From Carol Eichler:
Over an extended October week-end to visit family in the Midwest, I strategically squeezed in a free day to allow myself a visit to the Chicago Botanic Garden, located in Glencoe, approximate 20 miles north of downtown Chicago. (There is also train access most of the year) It’s a wonderful place that I soon discovered can easily require more than one day to fully explore.
At the November meeting, I presented a few slides of the Malott Japanese Garden, Sansho-En as well as two personal favorites – the Waterfall Garden and the Sensory Garden.
Sansho-En translated means Garden of the Three Islands. Designed as a "stroll garden" with curving paths, it discloses its plant treasures gradually, never at once. Pines are pruned to open up distant landscapes, framing perfect views of lakes, grassy hills, woods and gardens beyond. Nature imitates nature as shapes and forms repeat themselves.
The 385-acre Chicago Botanic Garden features 23 display gardens and 3 native habitats, uniquely situated on nine islands surrounded by lakes. The overall design is stunning. If you’re planning a trip to Chicago, this place is a must see at any time of year.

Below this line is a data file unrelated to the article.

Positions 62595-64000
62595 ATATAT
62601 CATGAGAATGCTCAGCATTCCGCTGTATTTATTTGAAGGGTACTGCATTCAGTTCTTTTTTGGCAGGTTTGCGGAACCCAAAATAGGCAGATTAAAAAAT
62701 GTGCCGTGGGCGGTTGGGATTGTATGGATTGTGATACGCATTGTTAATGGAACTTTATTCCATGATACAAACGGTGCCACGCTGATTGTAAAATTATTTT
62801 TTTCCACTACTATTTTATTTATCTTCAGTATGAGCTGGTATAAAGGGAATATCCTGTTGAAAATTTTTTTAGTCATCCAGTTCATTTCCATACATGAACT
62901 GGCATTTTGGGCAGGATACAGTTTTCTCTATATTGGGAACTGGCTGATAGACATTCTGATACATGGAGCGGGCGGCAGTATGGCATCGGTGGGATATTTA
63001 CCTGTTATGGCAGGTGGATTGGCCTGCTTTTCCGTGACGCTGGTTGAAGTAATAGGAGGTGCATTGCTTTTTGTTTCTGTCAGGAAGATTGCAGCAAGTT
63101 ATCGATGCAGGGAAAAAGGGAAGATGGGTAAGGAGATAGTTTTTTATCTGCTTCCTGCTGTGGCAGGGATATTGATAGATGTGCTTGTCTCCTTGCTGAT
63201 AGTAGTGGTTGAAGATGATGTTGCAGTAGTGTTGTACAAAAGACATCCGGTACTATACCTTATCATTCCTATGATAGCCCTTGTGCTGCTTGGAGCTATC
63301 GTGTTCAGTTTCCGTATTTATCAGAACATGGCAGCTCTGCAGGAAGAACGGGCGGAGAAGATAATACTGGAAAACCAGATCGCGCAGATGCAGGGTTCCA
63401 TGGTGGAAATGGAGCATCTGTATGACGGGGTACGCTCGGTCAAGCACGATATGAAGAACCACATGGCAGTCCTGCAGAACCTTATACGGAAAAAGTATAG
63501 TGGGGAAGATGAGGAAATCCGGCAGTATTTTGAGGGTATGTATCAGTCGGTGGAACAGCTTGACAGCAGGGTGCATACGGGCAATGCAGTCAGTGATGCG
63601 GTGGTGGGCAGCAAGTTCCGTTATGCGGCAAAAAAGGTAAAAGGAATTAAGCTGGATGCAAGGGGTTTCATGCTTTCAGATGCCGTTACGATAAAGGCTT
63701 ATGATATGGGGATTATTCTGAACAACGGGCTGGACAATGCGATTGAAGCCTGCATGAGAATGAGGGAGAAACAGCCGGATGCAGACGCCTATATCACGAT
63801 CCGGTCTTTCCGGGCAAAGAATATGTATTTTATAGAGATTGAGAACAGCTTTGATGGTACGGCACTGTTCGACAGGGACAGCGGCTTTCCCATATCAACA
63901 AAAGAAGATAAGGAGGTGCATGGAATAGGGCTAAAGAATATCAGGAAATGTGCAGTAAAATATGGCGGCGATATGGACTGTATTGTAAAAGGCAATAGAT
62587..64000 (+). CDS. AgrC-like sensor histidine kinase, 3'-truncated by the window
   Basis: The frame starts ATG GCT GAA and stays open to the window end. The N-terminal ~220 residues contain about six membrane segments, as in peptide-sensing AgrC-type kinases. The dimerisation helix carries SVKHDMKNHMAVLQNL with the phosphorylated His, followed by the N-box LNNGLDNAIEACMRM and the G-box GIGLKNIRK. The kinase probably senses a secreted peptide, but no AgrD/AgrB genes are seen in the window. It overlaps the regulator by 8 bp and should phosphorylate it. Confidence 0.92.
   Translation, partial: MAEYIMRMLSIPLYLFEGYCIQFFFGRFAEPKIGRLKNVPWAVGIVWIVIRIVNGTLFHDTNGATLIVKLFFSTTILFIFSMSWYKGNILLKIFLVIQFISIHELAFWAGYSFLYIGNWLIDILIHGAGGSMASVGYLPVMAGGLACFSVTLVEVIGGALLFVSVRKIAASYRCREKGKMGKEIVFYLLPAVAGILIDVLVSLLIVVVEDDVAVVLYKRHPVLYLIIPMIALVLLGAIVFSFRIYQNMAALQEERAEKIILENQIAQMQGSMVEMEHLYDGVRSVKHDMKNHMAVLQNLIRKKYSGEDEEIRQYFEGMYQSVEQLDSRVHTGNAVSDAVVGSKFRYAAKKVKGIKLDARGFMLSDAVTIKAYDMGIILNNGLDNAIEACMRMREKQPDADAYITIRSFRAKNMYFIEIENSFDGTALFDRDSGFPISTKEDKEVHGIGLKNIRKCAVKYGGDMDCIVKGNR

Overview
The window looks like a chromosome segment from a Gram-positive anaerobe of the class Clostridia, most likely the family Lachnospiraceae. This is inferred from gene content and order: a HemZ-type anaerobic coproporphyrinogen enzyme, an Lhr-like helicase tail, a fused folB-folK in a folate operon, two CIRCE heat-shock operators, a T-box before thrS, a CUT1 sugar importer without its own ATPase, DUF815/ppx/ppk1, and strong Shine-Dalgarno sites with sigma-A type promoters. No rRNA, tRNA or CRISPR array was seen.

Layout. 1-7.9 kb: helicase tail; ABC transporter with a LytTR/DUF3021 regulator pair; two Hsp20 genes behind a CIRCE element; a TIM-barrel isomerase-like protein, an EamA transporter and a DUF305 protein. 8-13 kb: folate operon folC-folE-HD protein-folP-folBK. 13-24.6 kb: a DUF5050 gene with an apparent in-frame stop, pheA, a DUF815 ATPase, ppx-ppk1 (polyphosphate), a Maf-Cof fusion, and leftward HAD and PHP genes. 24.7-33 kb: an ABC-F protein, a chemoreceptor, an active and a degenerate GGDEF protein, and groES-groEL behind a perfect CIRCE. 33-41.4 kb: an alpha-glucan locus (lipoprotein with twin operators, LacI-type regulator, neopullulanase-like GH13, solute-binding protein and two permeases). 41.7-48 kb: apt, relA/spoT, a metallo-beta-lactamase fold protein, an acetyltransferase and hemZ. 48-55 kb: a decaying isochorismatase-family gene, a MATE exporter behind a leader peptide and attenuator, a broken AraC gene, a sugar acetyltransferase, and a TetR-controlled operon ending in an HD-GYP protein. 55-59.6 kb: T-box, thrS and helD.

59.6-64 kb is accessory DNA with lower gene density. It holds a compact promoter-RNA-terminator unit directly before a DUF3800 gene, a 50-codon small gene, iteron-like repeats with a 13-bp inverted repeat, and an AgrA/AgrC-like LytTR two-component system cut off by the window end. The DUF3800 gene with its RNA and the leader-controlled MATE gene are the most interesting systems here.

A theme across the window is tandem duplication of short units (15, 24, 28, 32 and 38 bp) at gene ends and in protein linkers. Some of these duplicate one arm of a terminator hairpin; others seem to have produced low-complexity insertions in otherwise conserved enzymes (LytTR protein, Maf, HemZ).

I also discovered there are other Japanese garden “in the vicinity.”
Osaka Garden is located on Wooded Island (Paul H. Douglas
Nature Sanctuary) in Jackson Park, near the Museum of Science and Industry. It is constructed for the 1893 World’s Fair.
A bit farther afield but ever so exquisite are the Anderson Japanese Gardens in Rockford, Illinois (about 85 miles north and west of downtown Chicago). There are two very distinct gardens on the 12 acre site – one a formal garden in the style of the Kamakura period, 1185 to 1333 A.D. The second, the Garden of Reflection, is a contemporary international garden with a strong Japanese influence. The Gardens were a gift of Linda and John Anderson in 1988 and are currently open to the public from May 1st through October 31st.